The second most relevant set of findings regards the issue of criminalisation as a way to fight exploitation, abuse and trafficking in the sex industry. Most interviewees thought their rights could be more asserted and their vulnerability reduced by decriminalising sex work. The few interviewees who had been exploited and coerced in the past underlined the key role played by clients in providing support when they managed to escape. All interviewees thought that restrictive migration policies and the criminalisation of clients and sex workers would make people more likely to take risks and accept undignified and dangerous working conditions.
Contrary to the emphasis given in current public debates to cases of trafficking and exploitation, the evidence gathered in the context of the project shows a great variety of trajectories within the sex industry, which were influenced by factors such as immigration status, professional and language skills, gender and sexuality. The following are just a few emerging results in this respect.
Immigration status is by far the single most important factor restricting interviewees’ ability to exercise their rights in their professional and private lives. Working in the sex industry is often a way for migrants, especially if undocumented or partially documented, to avoid the unrewarding and sometimes exploitative conditions they meet in the low-skilled jobs available to them, such as waiting in restaurants and bars, cleaning, food packaging and so on.
By working in the UK sex industry many migrants are able to maintain living standards that they consider to be dignified, while dramatically improving the living conditions of their families in the country of origin.
The stigmatisation of sex work was the main problem interviewees experienced, as most felt they could not be open about their work with their partners, families and friends, both in the UK and at home. Many underlined that the combination of the stigmatisation of sex work and lack of documentation made them more vulnerable to violence and abuse from criminals. They also underlined that only a small minority of clients were violent or abusive, which is an exception to relations usually characterised by mutual consent and respect.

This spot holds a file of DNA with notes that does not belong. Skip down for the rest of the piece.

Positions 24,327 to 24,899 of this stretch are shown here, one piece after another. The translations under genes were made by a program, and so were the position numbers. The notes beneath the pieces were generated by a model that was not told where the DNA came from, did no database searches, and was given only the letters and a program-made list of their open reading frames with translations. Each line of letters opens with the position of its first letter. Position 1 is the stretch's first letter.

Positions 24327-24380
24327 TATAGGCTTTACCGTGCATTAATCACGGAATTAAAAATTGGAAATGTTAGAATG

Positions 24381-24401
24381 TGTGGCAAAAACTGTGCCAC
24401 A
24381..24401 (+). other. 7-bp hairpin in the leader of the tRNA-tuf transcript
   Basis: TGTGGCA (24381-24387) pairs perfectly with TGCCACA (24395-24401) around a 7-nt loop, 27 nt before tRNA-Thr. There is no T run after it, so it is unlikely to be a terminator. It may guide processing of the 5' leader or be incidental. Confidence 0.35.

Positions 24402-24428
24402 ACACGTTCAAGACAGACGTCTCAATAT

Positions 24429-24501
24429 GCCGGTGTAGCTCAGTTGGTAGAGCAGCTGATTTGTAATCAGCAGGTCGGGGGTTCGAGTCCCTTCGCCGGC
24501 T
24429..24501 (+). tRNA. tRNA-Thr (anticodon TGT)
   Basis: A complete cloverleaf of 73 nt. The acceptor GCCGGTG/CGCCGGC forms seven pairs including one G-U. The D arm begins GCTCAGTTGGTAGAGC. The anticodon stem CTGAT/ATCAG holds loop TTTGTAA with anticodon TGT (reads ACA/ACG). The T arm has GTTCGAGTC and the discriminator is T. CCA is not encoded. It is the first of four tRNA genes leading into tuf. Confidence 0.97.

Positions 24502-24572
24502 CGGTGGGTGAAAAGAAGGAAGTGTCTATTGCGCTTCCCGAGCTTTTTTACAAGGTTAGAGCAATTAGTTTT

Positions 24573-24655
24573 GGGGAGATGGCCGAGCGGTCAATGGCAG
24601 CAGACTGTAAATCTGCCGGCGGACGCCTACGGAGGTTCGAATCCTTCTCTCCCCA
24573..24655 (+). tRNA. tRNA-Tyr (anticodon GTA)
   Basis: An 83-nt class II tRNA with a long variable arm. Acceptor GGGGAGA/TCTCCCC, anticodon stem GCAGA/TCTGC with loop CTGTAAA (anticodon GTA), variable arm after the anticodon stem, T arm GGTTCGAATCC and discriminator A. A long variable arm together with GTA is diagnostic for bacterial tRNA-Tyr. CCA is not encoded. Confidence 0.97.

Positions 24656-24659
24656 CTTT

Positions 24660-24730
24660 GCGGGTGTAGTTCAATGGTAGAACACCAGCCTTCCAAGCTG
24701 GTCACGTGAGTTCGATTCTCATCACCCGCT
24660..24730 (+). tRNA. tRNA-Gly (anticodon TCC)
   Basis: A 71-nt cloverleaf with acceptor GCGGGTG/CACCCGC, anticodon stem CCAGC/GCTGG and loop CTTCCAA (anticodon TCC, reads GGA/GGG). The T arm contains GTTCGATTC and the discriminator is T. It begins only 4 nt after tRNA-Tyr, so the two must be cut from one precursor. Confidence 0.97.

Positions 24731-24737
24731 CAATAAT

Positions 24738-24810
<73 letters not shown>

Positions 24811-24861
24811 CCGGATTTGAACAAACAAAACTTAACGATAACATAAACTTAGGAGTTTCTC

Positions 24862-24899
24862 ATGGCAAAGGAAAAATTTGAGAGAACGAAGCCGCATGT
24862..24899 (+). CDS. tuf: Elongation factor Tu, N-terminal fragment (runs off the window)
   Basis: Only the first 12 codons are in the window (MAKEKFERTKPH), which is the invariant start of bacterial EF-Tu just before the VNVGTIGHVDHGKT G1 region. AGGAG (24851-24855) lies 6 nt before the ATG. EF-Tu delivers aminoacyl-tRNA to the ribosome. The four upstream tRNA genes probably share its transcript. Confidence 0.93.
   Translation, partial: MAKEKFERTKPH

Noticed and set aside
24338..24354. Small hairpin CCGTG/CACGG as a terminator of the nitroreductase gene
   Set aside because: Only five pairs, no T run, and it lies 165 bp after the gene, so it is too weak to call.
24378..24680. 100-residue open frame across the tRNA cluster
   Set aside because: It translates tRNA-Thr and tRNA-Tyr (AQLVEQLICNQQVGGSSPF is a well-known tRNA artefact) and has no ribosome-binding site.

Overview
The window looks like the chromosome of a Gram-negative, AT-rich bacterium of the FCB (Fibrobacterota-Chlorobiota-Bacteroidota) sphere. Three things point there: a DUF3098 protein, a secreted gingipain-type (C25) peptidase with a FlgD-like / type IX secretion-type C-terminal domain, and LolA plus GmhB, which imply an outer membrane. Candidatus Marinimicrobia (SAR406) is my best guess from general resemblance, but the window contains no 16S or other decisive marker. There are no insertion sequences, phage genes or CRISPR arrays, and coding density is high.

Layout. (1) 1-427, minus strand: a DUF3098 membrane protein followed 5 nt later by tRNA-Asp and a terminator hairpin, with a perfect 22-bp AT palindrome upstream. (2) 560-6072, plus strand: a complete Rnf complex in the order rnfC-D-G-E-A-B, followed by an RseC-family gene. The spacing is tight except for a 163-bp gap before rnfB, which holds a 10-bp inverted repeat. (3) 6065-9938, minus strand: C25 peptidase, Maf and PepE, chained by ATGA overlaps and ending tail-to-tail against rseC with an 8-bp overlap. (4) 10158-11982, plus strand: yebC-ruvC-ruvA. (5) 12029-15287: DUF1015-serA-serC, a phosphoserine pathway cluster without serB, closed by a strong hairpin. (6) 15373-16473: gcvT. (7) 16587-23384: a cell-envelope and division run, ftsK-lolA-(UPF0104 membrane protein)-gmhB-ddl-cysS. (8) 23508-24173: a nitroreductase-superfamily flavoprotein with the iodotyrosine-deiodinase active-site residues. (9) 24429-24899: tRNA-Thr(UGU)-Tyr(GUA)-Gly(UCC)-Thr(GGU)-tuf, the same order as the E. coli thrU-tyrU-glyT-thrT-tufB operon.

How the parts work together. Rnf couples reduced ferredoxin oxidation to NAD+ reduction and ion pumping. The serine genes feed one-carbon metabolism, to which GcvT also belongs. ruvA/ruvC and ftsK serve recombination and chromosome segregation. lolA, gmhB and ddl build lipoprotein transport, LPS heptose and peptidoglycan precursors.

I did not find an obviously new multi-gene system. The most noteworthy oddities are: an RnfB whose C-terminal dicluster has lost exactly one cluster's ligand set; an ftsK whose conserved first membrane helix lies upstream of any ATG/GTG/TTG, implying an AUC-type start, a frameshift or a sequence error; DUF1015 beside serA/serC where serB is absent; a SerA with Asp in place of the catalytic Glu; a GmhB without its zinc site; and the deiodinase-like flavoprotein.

The Migrant Workers in the UK Sex Industry project shows that, when identifying the best way to fight trafficking, considerable attention should be paid to the fact that only a minority of sex workers are trafficked. This means that the vast majority of sex workers decided to work in the sex industry – so they should not be treated as collateral damage and their livelihood disrupted by moralising repressions of prostitution in the name of anti-trafficking.
The material we gathered shows sex workers interpret and experience these measures as a general crackdown on the sex industry and believe they will be more exposed to criminalisation and therefore exploitation. As a result, they and their clients will be less inclined to co-operate with authorities in fighting the limited cases of trafficking and exploitation actually taking place.
In the UK and in the rest of the world, an anti-prostitution evangelising alliance are willingly distorting reality by presenting all migrant sex workers as trafficked. This is a fiction. And it is on the basis of a politicised and moralising fiction that the livelihoods of sex workers, both migrant and non-migrant, are constantly being disrupted as sex work is willingly conflated with trafficking and the sex industry is criminalised.
Whatever we might think of prostitution in moral or political terms should not matter if we have the interest of sex workers at heart. What matters is to minimise the harms associated with sex work, which are not few. And the only way, as sex workers all over the world have been telling us over and over again, is decriminalisation.